Museum curator Colleen Hill loves ’90s fashion so much that she wrote a book about Tom Ford, John Galliano and other stars of the period.
What are your earliest fashion memories?
“I recall that the preschool I attended in Lansing, Michigan, where I grew up, had a dress-up room with beautiful stained glass windows, and it was full of jewel-toned chiffon scarves I was really interested in. Another standout moment was seeing the cover of an ABBA album — I loved their platform boots. (I still do!) And something that influenced both my style and my career was a book called Radical Rags: Fashions of the Sixties by Joel Lobenthal. I found it at the local library when I was about 10 years old. The cover has a great photograph of Lauren Hutton wearing a clear vinyl Betsey Johnson mini-dress with decals stuck on it, and the spine of the book is bright pink. My young self was really attracted to it. I checked it out of the library many, many times, and from that point on, I always wanted to dress like it was the ’60s. I went to thrift shops and made my own clothes and eventually segued into becoming a fashion historian.”
How did you land on the topic of your latest book, Reinvention & Restlessness: Fashion in the Nineties?
“I’ve always loved ’90s fashion; I’ve been buying my dream wardrobe slowly, now that I can afford the pieces I couldn’t at that time. And I’ve also been very interested in how FIT students have been dressing like it’s the ’90s for a number of years now. The benefit of working at a design school is that the students are fashion-forward — you always know what the next trends will be before other people. And we’ve been getting lots of donations of great clothes from that era. It’s at the point where a lot of people who have great Jean Paul Gaultier pieces, for example, are ready to part with them after having had them in their closets for a few decades. And more and more of these pieces can be found on sites like 1stDibs, for those who can afford and are interested in them. I was also interested in revisiting the decade. There are a few texts by Caroline Evans, Rebecca Arnold and Teri Agins that look at ’90s fashion around the end of the decade or in the early aughts. I wanted to build on those and look at it — as well as topics like cultural appropriation, which wasn’t called that at the time — through a contemporary lens and examine the key moments in the many trends that were occurring.”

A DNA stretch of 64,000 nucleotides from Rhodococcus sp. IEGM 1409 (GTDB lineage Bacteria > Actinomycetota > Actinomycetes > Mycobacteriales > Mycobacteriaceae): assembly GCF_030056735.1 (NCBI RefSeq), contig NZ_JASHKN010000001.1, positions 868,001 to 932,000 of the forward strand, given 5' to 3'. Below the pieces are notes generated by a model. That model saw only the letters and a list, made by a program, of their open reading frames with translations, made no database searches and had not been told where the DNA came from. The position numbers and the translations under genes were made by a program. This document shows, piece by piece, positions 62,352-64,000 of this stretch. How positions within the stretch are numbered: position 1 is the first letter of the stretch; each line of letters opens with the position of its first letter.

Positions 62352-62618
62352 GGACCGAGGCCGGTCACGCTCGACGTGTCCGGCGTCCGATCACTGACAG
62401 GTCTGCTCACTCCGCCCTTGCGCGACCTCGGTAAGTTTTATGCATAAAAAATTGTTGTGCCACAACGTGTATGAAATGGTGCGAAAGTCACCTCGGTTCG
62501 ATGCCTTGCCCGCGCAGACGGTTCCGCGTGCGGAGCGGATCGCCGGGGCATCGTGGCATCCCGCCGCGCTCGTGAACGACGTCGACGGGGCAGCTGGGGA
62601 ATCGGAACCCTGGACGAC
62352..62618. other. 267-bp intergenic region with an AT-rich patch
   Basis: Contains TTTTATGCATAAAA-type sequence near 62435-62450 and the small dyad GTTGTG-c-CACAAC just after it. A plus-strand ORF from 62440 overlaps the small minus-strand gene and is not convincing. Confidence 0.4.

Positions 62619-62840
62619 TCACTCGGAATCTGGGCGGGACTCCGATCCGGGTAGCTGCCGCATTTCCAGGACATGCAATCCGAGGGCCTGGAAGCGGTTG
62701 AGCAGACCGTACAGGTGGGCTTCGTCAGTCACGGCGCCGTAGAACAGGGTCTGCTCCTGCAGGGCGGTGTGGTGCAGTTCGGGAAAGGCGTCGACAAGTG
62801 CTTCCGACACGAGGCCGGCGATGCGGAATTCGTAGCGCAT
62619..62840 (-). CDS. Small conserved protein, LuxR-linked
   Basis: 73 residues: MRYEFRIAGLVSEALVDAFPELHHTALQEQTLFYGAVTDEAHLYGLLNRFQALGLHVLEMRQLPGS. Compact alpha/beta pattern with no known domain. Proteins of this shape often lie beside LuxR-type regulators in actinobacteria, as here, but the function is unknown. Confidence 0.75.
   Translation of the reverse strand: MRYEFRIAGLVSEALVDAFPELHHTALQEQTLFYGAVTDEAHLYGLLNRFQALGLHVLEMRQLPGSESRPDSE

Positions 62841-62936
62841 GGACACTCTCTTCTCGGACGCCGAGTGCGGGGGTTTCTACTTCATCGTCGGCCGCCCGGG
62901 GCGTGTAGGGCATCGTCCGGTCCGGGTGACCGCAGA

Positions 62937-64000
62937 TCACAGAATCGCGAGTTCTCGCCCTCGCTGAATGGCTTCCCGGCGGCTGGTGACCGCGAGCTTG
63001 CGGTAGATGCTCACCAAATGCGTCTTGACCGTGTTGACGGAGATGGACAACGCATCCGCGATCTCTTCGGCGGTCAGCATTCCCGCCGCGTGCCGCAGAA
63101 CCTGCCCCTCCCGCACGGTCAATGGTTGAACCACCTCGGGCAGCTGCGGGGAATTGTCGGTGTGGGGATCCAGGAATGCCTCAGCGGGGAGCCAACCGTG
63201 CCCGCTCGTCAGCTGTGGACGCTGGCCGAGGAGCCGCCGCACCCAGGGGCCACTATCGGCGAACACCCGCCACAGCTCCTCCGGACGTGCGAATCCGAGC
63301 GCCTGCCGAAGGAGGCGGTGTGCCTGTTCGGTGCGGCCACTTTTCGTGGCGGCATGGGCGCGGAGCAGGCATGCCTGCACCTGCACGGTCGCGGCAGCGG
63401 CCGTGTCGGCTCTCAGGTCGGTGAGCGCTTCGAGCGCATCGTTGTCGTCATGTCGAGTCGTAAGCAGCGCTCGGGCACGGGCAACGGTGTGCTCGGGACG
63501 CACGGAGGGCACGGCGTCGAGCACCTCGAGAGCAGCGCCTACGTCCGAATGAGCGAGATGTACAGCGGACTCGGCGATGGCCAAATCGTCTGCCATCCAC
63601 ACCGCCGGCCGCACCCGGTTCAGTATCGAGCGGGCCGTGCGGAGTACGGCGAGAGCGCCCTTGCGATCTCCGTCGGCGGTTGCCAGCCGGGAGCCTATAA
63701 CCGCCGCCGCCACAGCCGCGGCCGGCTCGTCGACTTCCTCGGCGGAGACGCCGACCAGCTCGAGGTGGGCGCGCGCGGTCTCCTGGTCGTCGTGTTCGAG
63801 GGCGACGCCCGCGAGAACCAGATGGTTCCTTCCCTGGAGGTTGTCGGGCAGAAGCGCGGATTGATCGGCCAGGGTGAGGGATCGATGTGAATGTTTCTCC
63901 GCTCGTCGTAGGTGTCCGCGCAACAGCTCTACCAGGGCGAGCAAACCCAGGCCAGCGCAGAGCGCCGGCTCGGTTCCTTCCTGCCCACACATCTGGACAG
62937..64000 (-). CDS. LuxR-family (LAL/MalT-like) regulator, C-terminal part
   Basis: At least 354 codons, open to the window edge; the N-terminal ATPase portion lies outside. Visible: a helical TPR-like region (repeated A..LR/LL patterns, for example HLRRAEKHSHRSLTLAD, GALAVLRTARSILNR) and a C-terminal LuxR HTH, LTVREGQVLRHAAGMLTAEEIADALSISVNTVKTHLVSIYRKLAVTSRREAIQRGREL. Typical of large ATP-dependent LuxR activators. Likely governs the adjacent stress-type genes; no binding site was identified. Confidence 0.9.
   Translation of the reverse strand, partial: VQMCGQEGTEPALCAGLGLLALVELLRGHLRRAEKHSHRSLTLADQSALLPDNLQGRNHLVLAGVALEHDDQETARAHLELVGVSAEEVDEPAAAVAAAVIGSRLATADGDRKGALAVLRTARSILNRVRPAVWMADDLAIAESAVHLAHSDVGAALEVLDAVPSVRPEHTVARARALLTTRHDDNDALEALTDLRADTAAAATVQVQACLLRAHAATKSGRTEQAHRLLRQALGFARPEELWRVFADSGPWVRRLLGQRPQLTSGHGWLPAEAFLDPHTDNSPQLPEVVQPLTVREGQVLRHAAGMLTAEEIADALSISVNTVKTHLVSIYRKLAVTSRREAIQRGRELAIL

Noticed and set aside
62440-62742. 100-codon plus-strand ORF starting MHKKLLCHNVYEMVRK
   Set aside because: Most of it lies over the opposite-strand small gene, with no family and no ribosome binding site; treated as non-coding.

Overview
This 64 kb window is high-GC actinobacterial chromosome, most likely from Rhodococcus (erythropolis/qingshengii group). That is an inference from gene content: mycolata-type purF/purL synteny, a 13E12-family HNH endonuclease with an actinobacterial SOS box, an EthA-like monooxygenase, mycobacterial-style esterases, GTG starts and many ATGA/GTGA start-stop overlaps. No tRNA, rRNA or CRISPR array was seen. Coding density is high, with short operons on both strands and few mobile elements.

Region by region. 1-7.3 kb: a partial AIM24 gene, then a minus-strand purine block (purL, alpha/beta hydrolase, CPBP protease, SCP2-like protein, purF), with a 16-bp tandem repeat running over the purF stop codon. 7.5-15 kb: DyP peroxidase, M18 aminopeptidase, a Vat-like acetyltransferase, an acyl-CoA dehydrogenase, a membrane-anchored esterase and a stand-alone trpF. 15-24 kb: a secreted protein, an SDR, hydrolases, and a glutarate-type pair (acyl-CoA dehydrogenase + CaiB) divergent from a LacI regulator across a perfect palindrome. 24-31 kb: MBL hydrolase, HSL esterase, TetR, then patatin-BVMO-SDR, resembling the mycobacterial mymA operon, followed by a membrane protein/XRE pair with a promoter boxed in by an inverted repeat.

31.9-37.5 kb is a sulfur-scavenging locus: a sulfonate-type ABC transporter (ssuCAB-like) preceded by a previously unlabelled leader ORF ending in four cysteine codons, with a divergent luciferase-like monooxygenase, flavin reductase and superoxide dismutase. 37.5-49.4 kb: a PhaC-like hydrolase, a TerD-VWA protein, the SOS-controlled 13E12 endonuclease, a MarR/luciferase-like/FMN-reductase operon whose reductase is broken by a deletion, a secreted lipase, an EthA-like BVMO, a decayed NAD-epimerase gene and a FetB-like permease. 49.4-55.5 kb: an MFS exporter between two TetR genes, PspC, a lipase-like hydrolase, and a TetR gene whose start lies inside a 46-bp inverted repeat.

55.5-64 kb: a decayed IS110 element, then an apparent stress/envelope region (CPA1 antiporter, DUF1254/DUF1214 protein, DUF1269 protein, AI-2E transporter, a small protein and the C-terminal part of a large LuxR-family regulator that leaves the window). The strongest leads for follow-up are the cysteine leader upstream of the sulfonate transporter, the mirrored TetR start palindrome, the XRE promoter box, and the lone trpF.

Who are some of your favourite contemporary designers?
“Stella Jean is one of them. Her work has a vibrancy and colour that I’ve loved since childhood, but I think it’s really challenging to balance that with something that also looks really chic and wearable; she excels at that. I’ve always thought that Pierpaolo Piccioli’s work is exceptional. I love Phillip Lim for my own wardrobe. He really understands how to flatter the shape of any woman’s body; I’m five foot four and I always find his pieces flattering. I also have pieces of his that I’ve had for at least a decade, and they still look great. And then there’s Mimi Prober, a New York-based designer who typically works with scraps of found material dating anywhere from the 18th century to the early 20th century. There’s a lot of old lace, for example, and she uses lots of natural-dye techniques. This is how she has always worked; it’s not trend-driven.”
What’s your ’90s “grail” purchase?
“A wonderful Azzedine Alaïa leopard-print motorcycle jacket from 1991. We have the gingham version in the museum collection, which is also great. It’s funny, though, because I do tend to shy away from buying vintage things that could or should be in a museum collection. For me, it’s more about preservation than personal wear, thanks to my profession.”
What’s your most prized piece in your closet?
“A 1930s black velvet capelet with gold embroidery that I bought on Etsy about five years ago. I purchased it to wear to the opening of an exhibition I curated called Fairy Tale Fashion — my favourite of the exhibitions I’ve done so far. I really laboured over what to wear to this opening; I didn’t want it to be really obvious, but it needed to be on theme. I will have it forever — I’ve only worn it that one time, but I will wear it again.”
Did you make any purchases of note during Covid?
“I bought one really special thing: a collector’s print Alexander McQueen scarf. One of the things I’m focusing on in my PhD is cabinets of curiosities and how that idea can be translated into a fashion exhibition. I had no idea how long the scarf would be available, and it’s enormous. I ended up using it as a video-call backdrop in my apartment. I don’t really have plans to wear it so much as to display it in the exhibition and have it as a memento of my research.”
Click through for some of Colleen Hill’s favourite labels from the ’90s:
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